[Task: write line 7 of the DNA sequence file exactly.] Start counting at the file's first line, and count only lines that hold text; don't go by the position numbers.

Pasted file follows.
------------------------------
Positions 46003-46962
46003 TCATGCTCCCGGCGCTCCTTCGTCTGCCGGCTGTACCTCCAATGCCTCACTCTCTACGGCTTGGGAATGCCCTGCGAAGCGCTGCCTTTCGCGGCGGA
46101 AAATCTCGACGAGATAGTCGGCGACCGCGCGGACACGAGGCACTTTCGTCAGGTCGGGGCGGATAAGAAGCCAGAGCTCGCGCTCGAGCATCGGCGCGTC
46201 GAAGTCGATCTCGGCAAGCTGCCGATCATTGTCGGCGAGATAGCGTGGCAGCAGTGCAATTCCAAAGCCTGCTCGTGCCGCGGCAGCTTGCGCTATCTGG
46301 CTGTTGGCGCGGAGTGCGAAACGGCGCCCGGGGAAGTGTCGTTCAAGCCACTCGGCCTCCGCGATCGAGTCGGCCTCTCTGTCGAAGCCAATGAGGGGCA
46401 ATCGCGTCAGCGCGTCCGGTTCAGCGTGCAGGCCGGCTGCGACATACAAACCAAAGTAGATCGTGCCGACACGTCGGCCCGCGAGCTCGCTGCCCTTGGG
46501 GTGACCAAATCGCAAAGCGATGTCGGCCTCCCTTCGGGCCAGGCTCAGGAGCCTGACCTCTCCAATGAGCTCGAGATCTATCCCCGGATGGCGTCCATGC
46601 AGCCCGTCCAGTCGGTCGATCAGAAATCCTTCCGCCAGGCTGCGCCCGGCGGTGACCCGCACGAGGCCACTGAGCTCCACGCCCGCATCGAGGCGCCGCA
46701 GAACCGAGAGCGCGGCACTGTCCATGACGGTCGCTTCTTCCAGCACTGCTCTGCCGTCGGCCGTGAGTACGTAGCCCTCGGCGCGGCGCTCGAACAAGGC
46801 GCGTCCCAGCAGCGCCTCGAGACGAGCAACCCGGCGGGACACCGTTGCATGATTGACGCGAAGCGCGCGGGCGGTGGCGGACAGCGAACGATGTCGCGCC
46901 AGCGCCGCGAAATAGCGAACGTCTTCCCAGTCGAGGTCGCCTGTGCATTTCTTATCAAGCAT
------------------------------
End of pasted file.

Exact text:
46501 GTGACCAAATCGCAAAGCGATGTCGGCCTCCCTTCGGGCCAGGCTCAGGAGCCTGACCTCTCCAATGAGCTCGAGATCTATCCCCGGATGGCGTCCATGC